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Why music makes you feel good: The science behind your favourite playlist

A melody can evoke powerful emotions and has the strength to resonate with us both physically and mentally, often giving people a shiver down their spine and sometimes even reducing people to tears. So why do we experience such sentimental responses to certain songs, and can we use our playlists to communicate emotions to others or alter our moods?

That tingly goosebump feeling you may have felt while listening to a pleasingly put together composition is often referred to as a ‘frisson’ or ‘aesthetic chill.’ Music psychologists have been exploring this phenomenon and the emotional effects of music for years, however the subject is largely unsettled. We do know, however, that some songs can trigger a release of dopamine. A spike in this chemical is usually associated with pleasure, perhaps explaining why our favourite songs can help to make us feel good.

Music can affect us in lots of different ways, communal singing has even been proven to reduce stress, while the release of oxytocin, otherwise known as the cuddle hormone, helps us to connect with each other (no wonder we seem to bond with strangers while screaming Mr. Brightside at the end of a big night.)

For many of us, music is used as a tool to enhance our experience of the everyday. From listening to a motivational playlist on the commute to work, to cooking dinner to a newly discovered band, listening to our favourite songs can help make mundane tasks a little more interesting. Even when we’re not actively choosing to listen to music, we’re often surrounded by small symphonies - bird song, radio jingles, movie soundtracks, we’re rarely away from it.

Whether it’s the thrill of an unexpected chord change or the uncomfortable feeling we get when a melody is unresolved, there’s no doubt music can have an impact on how we feel. We spoke with Mira Manga, musician, writer and label manager for ECC Records, to hear her thoughts.

Mira explains: “When you’re watching movies or reality T.V shows there’s a few tracks they’ll often play to accent emotions. If you watch the same scenes with the mute button on, they seem quite pedestrian, but add a swell of strings to that same moment and it will create more feeling.” This technique is used frequently by composers and the music helps to underscore what is happening. While the narrative and action of the film may tell us what characters are doing, the soundtrack tells us what they are feeling.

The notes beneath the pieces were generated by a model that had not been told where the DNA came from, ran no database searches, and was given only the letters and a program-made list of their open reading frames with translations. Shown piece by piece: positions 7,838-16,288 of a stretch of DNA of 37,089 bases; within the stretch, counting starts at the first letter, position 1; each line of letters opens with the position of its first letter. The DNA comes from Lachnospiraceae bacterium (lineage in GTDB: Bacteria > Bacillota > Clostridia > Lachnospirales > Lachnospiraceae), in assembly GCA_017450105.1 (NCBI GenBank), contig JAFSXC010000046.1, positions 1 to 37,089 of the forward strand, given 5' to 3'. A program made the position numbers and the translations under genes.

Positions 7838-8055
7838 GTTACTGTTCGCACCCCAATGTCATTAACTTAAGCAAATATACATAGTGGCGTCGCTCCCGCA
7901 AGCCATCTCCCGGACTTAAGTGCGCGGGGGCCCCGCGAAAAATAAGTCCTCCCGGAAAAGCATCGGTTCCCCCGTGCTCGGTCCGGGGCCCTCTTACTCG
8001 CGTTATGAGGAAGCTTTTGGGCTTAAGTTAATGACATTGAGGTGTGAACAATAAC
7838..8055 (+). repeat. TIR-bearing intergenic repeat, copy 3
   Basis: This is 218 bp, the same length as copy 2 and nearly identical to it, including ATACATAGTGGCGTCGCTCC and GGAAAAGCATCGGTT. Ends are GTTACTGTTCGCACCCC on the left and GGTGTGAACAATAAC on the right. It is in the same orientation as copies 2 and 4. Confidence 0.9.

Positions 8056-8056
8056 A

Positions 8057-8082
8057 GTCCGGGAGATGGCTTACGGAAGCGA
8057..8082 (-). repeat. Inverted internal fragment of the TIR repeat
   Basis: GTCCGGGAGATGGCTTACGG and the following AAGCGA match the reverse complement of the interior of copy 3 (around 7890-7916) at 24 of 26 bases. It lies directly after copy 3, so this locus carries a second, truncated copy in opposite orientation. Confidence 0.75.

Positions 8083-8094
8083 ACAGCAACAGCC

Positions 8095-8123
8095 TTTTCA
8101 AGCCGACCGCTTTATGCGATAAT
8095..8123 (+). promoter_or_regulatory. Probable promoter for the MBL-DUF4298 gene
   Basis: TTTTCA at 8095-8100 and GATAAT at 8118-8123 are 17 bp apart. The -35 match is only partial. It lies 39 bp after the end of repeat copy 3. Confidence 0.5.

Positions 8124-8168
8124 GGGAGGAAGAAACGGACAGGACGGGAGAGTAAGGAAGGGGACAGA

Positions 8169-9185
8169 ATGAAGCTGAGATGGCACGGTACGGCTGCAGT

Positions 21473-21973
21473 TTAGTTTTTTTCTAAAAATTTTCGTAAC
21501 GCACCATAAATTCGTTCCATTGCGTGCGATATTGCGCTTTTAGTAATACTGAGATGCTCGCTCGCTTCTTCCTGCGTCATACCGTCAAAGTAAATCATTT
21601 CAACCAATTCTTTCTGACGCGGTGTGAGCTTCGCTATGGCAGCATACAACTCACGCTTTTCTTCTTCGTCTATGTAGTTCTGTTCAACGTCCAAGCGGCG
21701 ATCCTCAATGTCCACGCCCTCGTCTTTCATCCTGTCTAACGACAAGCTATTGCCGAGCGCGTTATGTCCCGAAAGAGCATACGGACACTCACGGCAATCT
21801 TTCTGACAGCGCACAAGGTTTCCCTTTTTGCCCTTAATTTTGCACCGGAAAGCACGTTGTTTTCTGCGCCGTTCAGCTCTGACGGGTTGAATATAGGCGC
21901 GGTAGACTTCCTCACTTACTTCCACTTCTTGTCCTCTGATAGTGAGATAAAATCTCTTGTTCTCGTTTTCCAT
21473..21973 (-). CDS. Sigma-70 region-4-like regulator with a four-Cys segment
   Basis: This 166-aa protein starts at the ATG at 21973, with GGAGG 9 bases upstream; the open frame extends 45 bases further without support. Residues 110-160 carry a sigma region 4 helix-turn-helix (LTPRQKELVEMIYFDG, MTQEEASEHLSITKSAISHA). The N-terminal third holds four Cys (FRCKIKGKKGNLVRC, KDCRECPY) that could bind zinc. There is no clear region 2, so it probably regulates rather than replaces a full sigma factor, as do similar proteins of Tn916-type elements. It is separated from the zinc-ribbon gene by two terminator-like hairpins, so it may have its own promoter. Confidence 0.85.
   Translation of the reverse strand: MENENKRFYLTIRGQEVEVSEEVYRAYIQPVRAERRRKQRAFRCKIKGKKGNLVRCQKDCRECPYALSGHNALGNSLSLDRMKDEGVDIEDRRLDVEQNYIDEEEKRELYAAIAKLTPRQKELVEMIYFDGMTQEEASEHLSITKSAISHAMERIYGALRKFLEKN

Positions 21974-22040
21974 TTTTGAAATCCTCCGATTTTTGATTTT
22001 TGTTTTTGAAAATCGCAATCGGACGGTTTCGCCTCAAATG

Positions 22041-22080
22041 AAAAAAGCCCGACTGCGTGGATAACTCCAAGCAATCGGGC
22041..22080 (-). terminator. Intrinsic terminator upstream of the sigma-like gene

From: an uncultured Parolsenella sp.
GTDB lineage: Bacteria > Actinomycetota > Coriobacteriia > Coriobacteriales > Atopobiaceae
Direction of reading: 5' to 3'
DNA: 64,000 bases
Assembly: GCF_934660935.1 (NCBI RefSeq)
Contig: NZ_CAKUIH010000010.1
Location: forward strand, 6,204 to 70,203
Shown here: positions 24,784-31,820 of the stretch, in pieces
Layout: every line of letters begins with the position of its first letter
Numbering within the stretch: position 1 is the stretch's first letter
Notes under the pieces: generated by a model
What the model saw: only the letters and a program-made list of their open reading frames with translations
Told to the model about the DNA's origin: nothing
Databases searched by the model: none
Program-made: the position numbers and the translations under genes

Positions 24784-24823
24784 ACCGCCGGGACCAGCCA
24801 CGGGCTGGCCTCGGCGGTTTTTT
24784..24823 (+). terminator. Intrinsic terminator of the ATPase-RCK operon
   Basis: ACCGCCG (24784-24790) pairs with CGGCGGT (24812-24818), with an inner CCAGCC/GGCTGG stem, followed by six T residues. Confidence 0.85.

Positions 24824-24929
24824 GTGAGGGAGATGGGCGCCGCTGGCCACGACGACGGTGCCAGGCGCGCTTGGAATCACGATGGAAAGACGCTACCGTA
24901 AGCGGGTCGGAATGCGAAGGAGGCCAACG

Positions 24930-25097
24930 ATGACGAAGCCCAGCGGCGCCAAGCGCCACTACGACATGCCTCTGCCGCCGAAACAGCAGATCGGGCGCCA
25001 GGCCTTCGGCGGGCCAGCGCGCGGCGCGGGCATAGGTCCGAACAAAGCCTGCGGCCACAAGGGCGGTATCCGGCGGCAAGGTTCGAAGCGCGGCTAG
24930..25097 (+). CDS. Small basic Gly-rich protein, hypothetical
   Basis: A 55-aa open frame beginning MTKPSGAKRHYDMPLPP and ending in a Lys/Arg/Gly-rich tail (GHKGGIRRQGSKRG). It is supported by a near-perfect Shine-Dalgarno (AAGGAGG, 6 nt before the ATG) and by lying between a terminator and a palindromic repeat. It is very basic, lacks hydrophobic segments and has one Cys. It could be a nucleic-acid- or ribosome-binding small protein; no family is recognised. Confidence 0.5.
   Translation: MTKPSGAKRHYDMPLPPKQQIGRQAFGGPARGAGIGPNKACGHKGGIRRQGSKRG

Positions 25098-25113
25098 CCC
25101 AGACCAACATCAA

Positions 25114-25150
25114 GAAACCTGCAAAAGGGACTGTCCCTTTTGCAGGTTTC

Mira laughs, commenting on a well known T.V talent show she says: “Whenever they start playing Coldplay you know that a contestant is either going home or is going to achieve greatness.” The Sound Before Picture rule gives us an idea of what is going to happen next.

Playlists are the perfect example of how we can create an atmosphere through certain songs, and music streaming services have made it easier than ever for us to choose a ‘mood’. Want some belters for in the shower? There’s a playlist for that. Learning to walk like a badass? Granted it’s obscure, but there’s one for that too.

We plug in, select a ‘mood’ and get an instant hit of musical medication. Mira describes our use of music as a “life supplement”: “If you’re in a moment, be that relaxing, or you need to feel energised, music is like another layer of reality that you can bring in to extend that mood.”

Social situations like dinner parties are often made more comfortable by background music, and let’s face it, nothing is more awkward than trying to crunch a crisp quietly in the deafening silence. Music is an extremely effective method of communication. It moves beyond language barriers, connecting people through emotion and shared experience. Sharing your favourite musicians is an intimate act, and it’s rare that we share those guilty pleasure songs with people we barely know. Our taste in music is personal to us, but it can also bring people together and prompt conversation. In Mira’s words it is “one of the colours in our personalities and makeup.”

Whether it’s for inspiration, nostalgia or you simply want to listen to a super emo song and have a good cry, music can be an incredible tool for our wellbeing. It can transport us to places that no other medium can, and even has the power to dull pain by triggering the release of natural painkillers in the brain - suddenly Bob Marley’s lyric: “One good thing about music is when it hits you, you feel no pain” means so much more.

Music is ingrained in our very souls and some evidence even suggests that humans used it to communicate before the invention of language. So no matter what genre or artists we’re into, our connection to it is indisputable.

If you’re looking for some album inspo, you’ll find loads of fresh picks on the Lush website, from Lush Spa music for chill times, to music from around the world.

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